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    4. It blows my mind that incredibly powerful anti-inflammatories like Rituximab & Ocrelizumab don't seem to affect the low-grade inflammation typically associated with progression, yet something as benign as aspirin does seem to have an effect (even if only a subtle one).

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    5. Me too. The only thing with aspirin and ibuprofen is stomach problems. Even taking enteric-coated still causes bloating and constipation. But they do appear help with low-grade inflammation and also heat intolerance for me, and perhaps because of helping with low-grade inflammation and humidity, it also seems to help my cognition too. I don't take aspirin all the time, because of the stomach problems but enough to see a difference in cognition.

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  5. These press releases are irritating, especially if there is a large gap between this and seeing the actual figures.

    Obviously they've analysed the results if they've decided to put this out.

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    1. They are telling shareholders good news so this is a business announcement not a science one. They course know the result

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    2. Likewise the importance is not when they announce the result the importance is when the regulators announce what they are going to do in terms of approval and the company will be working on this and I bet have been working on this waiting for the trial results. Remember time is money.

      I guess there will be an investigators meeting when the neuros involved will be told of the result, is this going to be in Switzerland or US?

      ProfG will know but is probably not allowed to say anything..The meeces are kept in the dark:-(

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  6. How is it no one knows that causes orogressive disease or indeed how to stop it?
    One would think it would be an easier target than an inflammatory stage?

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    1. please read through the blog or some answers and solutions

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    2. Great answer mouse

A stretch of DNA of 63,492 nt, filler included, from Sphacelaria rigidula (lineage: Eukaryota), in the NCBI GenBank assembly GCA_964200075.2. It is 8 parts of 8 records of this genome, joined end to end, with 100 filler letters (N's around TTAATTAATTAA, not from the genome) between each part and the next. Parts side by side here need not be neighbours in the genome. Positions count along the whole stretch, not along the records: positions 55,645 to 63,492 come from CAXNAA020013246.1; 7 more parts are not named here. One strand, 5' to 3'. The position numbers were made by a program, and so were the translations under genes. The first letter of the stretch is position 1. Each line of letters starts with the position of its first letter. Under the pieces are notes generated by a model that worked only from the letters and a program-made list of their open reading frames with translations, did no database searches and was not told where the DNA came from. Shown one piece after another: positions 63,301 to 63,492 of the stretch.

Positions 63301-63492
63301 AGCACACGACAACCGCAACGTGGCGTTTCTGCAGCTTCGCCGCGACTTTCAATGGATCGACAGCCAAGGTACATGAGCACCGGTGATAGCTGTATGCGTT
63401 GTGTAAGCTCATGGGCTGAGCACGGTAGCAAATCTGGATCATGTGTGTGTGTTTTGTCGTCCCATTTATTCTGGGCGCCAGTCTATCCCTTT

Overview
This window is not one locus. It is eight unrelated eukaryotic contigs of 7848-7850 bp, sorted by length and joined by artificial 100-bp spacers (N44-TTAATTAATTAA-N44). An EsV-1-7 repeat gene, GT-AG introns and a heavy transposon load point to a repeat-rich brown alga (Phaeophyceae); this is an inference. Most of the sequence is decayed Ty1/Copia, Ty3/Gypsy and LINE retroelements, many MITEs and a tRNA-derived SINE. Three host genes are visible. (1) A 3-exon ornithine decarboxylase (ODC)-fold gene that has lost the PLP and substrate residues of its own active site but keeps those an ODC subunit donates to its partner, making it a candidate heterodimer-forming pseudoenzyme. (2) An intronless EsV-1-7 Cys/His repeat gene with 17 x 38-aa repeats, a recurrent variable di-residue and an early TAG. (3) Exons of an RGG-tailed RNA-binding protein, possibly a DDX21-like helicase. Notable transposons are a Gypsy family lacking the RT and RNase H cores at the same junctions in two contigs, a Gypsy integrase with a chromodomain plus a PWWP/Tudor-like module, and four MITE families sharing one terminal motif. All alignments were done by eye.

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  7. What are the implications of the high efficacy of anti CD20s on the science and what we think we know about MS pathogenisis ?

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    1. That the sole focus on T cells by the immunologists was misplaced and we've all been guilty of that to a greater or lesser extent over the years. If ocrelizumab is as effective as alemtuzumab at stopping relapses without the development of secondary autoimmunities, the alemtuzumab is finished. The same for Tysabri if PML isn't a problem.

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  8. Anon 7:28 - have a look at this link: http://multiple-sclerosis-research.blogspot.com/2015/04/aan-2015-embargo-lifted-early-on-optic.html

    It's not an iron-clad guarantee that sodium channel blockers are the key to progressive MS, but the evidence thus far is pretty compelling, and it looks like the mice have done their homework. They make a pretty persuasive argument that this approach will likely save nerves.

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  9. This is all good and well but where next? They've proved that the drug has to be given early so why is there not more bejng done for those with the disease now
    Is there further trials planned yet? When is this theory expected to be brought to the patients

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    1. The soonest it is being brought to patients is now.....at the Barts and the London. Sign up to PROXIMUS.......DMT + Sodium Channel blocker....Oxcarb wiped the floor with phenytonin.